When I arrived in England in the spring of 1944, I had a whopping 12 hours of experience flying the P-51 and all of that time was in the P-51A back in the States. To me, the Mustang was like a young woman; beautiful but vulnerable. With its thin skin of aluminum wrapped around the engine, there wasn’t an ounce of protection. One little nick from flak or small arms fire and we were out of the ball game. But I have to say, for me, flying the Mustang, especially in combat, was one of the two greatest thrills in my life. The other was when I flew as wingman for my good friend Pierce W. «Mac» McKennon.
For whatever reason, «Mac» took a liking to me the day I arrived in England and chose me to fly on his wing when we went out on our missions. «Mac» was a real character because after we got into big dogfights with the Luftwaffe, the whole squadron would be scattered about as we made our way back to England. «Mac» had a real knack for finding me, anywhere over Europe. He would come up along side of me and for fun he would try to flip me over by placing his Mustangs wing-tip under mine and then bang it up and down into my wingtip. When I would land at our base in Debden, the flight engineer, a Lt. Colonel, would question me and say,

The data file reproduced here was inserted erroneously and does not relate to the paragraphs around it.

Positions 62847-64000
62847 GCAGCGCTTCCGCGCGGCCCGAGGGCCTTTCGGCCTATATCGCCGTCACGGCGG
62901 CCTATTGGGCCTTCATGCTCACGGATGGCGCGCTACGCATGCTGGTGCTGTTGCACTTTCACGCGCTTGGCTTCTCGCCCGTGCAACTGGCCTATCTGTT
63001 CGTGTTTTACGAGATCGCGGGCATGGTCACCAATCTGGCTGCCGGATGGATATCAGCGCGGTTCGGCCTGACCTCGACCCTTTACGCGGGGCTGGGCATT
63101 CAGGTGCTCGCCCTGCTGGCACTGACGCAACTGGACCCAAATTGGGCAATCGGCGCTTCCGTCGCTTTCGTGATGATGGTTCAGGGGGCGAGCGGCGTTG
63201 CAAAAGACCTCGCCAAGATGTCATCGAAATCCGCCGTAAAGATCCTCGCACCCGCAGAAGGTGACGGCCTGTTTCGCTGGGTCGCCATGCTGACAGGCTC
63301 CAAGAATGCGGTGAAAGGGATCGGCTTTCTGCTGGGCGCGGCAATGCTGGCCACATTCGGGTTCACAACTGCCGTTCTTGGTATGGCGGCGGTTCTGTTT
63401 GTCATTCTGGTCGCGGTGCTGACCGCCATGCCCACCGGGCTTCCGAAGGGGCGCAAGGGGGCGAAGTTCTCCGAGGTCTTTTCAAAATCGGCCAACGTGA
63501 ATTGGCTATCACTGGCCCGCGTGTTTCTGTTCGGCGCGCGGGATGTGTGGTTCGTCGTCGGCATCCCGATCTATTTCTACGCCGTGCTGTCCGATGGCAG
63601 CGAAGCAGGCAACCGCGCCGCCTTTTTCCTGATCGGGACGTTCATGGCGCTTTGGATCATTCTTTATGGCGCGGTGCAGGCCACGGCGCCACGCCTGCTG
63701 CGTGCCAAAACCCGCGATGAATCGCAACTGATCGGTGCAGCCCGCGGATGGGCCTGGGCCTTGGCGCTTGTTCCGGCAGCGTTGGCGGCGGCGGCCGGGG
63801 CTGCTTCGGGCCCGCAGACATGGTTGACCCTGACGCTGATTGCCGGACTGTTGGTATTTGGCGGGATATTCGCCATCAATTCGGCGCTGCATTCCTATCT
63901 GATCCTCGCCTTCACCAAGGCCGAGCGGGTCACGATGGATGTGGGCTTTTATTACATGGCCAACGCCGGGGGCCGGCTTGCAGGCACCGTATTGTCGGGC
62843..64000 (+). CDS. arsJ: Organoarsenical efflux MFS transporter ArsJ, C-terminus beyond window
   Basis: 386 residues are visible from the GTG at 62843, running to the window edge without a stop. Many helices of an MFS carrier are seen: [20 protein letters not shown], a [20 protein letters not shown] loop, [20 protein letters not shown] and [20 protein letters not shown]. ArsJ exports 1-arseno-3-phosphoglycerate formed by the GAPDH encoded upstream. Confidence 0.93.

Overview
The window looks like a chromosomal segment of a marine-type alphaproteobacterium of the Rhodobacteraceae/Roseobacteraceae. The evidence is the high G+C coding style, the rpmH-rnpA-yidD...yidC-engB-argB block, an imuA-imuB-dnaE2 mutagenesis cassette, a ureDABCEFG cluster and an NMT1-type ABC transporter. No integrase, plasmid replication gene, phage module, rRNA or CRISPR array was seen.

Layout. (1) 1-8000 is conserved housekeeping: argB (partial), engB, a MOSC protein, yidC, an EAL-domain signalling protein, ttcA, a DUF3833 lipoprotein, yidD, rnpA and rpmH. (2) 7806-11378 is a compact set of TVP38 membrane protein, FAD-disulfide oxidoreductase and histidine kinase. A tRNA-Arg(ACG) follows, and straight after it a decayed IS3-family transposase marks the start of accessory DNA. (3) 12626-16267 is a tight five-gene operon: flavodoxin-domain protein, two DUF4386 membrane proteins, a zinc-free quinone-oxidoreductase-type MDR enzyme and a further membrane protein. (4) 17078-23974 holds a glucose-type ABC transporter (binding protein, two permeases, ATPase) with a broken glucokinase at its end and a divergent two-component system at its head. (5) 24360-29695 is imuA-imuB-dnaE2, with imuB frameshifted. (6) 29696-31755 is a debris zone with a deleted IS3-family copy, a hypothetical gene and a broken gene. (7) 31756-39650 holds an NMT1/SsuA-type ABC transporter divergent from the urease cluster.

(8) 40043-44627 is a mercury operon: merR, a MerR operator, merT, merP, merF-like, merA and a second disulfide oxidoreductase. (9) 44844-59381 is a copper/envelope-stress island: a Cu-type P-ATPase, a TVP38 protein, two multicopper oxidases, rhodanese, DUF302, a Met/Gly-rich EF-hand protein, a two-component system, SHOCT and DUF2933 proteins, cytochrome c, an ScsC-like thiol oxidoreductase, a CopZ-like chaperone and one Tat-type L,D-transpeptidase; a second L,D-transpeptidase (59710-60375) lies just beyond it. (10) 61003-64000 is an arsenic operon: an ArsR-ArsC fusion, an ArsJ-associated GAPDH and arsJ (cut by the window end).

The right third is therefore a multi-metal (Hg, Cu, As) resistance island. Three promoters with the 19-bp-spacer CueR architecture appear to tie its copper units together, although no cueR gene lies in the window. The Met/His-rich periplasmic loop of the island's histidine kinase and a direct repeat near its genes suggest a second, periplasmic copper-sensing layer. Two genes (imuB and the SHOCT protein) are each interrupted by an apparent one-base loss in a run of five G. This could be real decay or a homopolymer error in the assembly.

«Why is it that every time you and McKennon fly together, you both come back with your wing-tips beat up?»
«Mac» would be off in the distance laughing at me as I told the Lt. Colonel, «Must be turbulent winds, sir.» I don’t think he ever believed us!
Our wingtips weren’t the only things we beat up as we went head to head with the Luftwaffe. I remember one of my first missions as we escorted B-17s into Germany because I was scared to death! Someone in the group called out over a 150 German fighters ahead of us. There were only 24 of us flying in our P-5 IB Mustangs when some joker came across the R/T and said, «Just about even!» But that was the attitude of the pilots in our group, because we were flying the Mustang. We tore into the German fighters and had us an old-fashioned free-for-all.
Control of the skies
Although our group had trained in P-39s back in the States, we were in for quite a surprise when we arrived in England in late 1943. Our Group was supposed to be assigned to the 9th Air Force, but by then the P-5 IB Mustang was arriving in England. There was some horse trading going on and we got traded to the 8th Air Force for a P-47 outfit. I flew the Mustang for the very first time on January 30, 1944.1 had heard very little about the P-51, but was immediately impressed with its looks. Like any other fighter plane, it had a single seat so to get acclimated to its characteristics you hopped in, fired it up and took off. When I flew the Mustang, I felt as though I put it on like a favorite coat; it just became a part of you.
Bud was the best